Health spending slows to record low growth level
Spending on health in 2012–13 slowed to record low levels, according to a new report from the Australian Institute of Health and Welfare (AIHW).
The report, Health expenditure Australia 2012–13, shows total spending on health goods and services in Australia was estimated at $147.4 billion in 2012–13 (9.67 per cent of GDP). This was just 1.5 per cent higher than in 2011–12.
"This is the lowest growth the AIHW has recorded since it began the Health expenditure Australia series in the mid-1980s, and more than three times lower than the average growth over the last decade (5.1 per cent)," said AIHW Director and CEO David Kalisch.
The report shows government spending on health overall fell by 0.9 per cent in 2012–13, largely due to a fall of 2.4 per cent in the Australian Government's funding. During the previous decade, Australian Government spending had experienced average annual growth of 4.4 per cent.
Decreased Australian Government spending
The main drivers of the decrease in Australian Government spending were reductions in spending on the Pharmaceutical Benefits Scheme, public health, dental services and e-health. Spending also fell in the categories of health insurance premium rebates, Department of Veterans' Affairs funding and the medical expenses tax rebate in 2012–13.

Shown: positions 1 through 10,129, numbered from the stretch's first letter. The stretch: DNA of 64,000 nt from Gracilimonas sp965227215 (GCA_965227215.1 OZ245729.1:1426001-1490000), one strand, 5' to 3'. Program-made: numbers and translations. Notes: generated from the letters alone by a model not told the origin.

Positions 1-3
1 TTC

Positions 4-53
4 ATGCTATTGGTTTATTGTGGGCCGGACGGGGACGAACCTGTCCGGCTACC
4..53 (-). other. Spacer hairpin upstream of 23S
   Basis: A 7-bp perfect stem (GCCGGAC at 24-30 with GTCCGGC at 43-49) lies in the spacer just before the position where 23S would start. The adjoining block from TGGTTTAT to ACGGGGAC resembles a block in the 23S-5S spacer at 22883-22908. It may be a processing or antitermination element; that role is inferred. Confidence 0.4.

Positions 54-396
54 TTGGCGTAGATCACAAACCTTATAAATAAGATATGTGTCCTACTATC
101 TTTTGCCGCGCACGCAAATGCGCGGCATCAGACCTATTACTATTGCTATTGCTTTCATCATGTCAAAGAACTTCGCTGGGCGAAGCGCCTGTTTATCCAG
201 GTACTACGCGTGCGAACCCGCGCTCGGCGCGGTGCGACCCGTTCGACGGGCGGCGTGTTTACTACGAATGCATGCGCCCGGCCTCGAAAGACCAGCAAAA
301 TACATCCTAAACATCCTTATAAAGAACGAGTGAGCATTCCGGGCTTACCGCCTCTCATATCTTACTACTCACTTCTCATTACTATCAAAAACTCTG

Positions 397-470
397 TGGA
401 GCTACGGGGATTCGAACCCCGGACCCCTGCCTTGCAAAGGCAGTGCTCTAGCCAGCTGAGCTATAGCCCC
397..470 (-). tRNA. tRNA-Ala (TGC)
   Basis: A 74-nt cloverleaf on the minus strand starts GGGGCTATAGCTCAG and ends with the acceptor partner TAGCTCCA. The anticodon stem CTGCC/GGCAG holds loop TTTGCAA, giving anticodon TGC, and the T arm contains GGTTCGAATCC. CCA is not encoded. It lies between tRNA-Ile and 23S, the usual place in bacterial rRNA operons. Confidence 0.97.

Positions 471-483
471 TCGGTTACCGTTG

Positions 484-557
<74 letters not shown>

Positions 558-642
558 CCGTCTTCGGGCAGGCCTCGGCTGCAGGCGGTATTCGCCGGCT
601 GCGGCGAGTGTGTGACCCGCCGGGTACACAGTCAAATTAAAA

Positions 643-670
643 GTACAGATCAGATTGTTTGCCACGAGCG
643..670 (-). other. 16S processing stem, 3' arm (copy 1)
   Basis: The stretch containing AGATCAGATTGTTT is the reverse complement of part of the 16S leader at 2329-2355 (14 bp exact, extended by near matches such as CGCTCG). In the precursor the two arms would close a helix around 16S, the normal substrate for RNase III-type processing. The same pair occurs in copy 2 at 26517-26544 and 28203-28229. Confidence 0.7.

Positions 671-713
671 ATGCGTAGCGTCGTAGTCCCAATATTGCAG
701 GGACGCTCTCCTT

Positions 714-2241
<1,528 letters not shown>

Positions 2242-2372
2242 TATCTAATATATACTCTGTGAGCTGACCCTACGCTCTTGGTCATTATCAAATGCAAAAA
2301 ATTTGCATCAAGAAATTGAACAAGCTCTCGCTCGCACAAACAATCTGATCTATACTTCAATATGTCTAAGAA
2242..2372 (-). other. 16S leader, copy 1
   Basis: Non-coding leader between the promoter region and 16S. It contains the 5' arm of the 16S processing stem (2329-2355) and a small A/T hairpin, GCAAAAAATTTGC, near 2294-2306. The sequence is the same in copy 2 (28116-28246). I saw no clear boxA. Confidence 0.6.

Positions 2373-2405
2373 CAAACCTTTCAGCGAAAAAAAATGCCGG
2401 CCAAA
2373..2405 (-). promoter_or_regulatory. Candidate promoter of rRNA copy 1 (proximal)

The report also shows that growth in state and territory government funding of health expenditure was relatively low. State and territory health spending grew by just 1.4 per cent in 2012–13, 4.2 percentage points lower than the average growth for the decade.
In 2012–13, governments funded $100.8 billion or 68.3 per cent of total health expenditure in Australia. This was 1.6 percentage points lower than in 2011–12, the largest reduction of the decade. The Australian Government's contribution was $61.0 billion (41.4 per cent of total funding) and state and territory governments contributed $39.8 billion (26.9 per cent).
Non-government funding sources provided the remaining $46.6 billion (31.6 per cent). The share contributed by non-government sources rose by 1.6 percentage points, with individuals contributing just over half of the increase (0.9 percentage points).
"In contrast to government funding, growth in non-government funding was relatively strong. It grew by 7.2 per cent in 2012–13 compared to the average of 5.4 per cent for the decade," Kalisch said.
In 2012–13, estimated spending per person on health averaged $6,430, which was $17 less per person than in the previous year.
"This small reduction meant that expenditure essentially grew in proportion to—rather than faster than—population growth for the first time in the decade," Kalisch said.
The AIHW is a major national agency set up by the Australian Government to provide reliable, regular and relevant information and statistics on Australia's health and welfare.
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